Excessive drinking– whether it’s the occasional binge or an everyday occurrence– has a profoundly negative effect on a variety of major life areas. One of these areas that are often ignored is the alcohol abuse effects on the body. Needless to say, this lack of attention can lead to life-altering or even fatal consequences.
This post is intended to draw the problem drinker’s attention to the health problems associated with chronic alcoholism. Read on for a detailed look at alcohol abuse effects on the body.
Moderate vs Excessive Drinking
How much is too much when it comes to alcohol consumption and its effects it has on your body? Obviously, the answer to this question depends on a variety of highly individualized factors. However, the Centers for Disease Control and Prevention (CDC) website contains a very revealing discussion of the differences between moderate and heavy drinking.
Here’s a quick summary of these differences:
- Anyone who drinks less than one or two drinks a day (the number is usually lower for women than men) is considered a moderate drinker.
- It’s important to remember, however, that moderate drinkers sometimes increase their consumption and begin to drink excessively in a relatively short amount of time.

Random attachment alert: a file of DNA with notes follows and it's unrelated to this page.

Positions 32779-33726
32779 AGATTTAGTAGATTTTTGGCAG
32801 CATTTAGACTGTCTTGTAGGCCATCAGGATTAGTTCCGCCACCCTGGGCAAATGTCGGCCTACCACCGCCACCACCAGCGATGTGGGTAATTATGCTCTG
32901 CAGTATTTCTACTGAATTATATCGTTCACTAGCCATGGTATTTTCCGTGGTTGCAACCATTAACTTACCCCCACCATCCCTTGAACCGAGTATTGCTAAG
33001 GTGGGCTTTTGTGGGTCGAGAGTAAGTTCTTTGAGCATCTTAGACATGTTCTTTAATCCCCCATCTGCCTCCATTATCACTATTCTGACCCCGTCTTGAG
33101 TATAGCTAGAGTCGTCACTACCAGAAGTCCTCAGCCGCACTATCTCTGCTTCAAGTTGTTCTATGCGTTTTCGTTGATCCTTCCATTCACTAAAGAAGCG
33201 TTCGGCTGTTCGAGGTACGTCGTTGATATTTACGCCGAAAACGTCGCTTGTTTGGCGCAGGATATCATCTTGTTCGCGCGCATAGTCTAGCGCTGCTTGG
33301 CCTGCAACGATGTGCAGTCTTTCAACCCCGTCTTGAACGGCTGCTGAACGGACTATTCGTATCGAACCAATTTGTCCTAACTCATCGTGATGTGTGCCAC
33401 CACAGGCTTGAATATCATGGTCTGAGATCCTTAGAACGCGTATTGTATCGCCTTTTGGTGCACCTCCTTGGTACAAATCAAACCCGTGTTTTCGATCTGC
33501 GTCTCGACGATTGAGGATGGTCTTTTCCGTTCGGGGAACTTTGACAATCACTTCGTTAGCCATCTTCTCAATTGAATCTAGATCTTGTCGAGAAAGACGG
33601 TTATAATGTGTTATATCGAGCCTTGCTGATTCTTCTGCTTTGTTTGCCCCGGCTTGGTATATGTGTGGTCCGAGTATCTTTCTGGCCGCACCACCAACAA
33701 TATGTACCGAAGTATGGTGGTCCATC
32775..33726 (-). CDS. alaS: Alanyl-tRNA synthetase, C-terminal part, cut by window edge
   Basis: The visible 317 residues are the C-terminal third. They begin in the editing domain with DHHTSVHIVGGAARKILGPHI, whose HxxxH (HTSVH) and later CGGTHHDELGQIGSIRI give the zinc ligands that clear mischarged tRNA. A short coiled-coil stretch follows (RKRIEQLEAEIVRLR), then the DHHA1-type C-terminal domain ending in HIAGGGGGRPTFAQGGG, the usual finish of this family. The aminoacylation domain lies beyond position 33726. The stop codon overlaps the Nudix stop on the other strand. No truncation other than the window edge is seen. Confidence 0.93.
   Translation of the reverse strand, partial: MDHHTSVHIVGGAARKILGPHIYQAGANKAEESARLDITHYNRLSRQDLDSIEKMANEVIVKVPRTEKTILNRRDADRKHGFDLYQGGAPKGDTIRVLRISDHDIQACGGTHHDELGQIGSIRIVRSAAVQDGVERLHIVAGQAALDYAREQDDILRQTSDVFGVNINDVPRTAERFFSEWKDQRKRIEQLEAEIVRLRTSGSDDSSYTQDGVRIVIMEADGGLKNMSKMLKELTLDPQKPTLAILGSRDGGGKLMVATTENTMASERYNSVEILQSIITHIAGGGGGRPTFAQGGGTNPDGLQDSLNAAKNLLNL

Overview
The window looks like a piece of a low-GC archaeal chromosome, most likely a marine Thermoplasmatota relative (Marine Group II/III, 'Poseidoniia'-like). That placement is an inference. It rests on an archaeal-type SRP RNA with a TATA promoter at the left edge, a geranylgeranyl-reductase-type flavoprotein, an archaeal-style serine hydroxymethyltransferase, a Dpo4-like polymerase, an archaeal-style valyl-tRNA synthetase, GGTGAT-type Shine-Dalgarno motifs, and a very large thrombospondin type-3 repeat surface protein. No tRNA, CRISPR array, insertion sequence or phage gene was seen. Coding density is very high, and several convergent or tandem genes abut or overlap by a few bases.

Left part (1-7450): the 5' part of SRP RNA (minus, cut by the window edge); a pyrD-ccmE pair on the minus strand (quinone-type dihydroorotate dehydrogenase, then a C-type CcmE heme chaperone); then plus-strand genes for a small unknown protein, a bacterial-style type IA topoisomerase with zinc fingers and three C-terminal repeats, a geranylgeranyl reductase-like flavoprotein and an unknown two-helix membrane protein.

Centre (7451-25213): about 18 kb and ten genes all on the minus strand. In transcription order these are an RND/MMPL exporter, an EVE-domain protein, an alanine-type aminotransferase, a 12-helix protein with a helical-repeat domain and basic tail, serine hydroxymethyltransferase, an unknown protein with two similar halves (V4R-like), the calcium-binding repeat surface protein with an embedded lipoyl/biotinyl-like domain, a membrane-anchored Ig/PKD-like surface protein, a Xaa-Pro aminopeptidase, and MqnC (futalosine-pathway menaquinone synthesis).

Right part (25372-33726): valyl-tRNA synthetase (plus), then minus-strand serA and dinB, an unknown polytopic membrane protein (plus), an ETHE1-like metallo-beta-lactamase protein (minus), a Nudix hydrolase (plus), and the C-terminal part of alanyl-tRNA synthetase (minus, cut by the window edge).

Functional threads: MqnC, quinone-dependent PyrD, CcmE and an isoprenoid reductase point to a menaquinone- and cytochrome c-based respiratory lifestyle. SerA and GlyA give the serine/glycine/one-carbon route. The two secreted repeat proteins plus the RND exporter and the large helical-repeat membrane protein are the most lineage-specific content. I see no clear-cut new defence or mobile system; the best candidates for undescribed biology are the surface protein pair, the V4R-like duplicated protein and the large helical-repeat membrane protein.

- Both binge drinking and chronically heavy drinking are considered excessive and can lead to profoundly negative health outcomes
- Binge drinking is defined by consuming more than 4-5 drinks during a single day or session
- A man who regularly consumes more than 15 drinks a week is considered a heavy drinker, while a woman who consumes over 8 drinks a week qualifies.
- While this type of heavy drinking does not make someone an alcoholic, it can still lead to a number of health problems.
Alcohol Abuse Effects on the Body
Contrary to a once-popular belief, alcohol-related health problems don’t stop in the liver. Yes, excessive drinking can do permanent damage to the liver, but that doesn’t mean you can ignore the rest of your body. Here are some of the ways that heavy or alcoholic drinking can negatively affect the body:
Excessive drinking can lead to speech problems, depression, erratic behavior, and cognitive dysfunction.
Not surprisingly, heavy drinkers often experience heart conditions such as high blood pressure, stroke, and arrhythmia.
Study after study has shown researchers that there is a strong correlation between high levels of drinking and several different forms of cancer. Cancers of the neck, head, and liver are commonly associated with problem drinking. Heavy drinkers are also more likely than the average person to develop breast and esophageal cancers.
An Important Reminder
The purpose of this post was twofold. First, we wanted to provide a detailed account of the physical dangers of excessive drinking and help drinkers remain self-aware. Obviously, this is potentially life-saving knowledge for the true alcoholic.
However, it’s important that excessive drinkers and their families understand that you don’t have to qualify as an alcoholic to experience alcohol abuse effects on the body. Keep this uncomfortable fact in mind when you find yourself drinking more than you’d like and you’ll have a much better chance of avoiding alcohol-related health problems.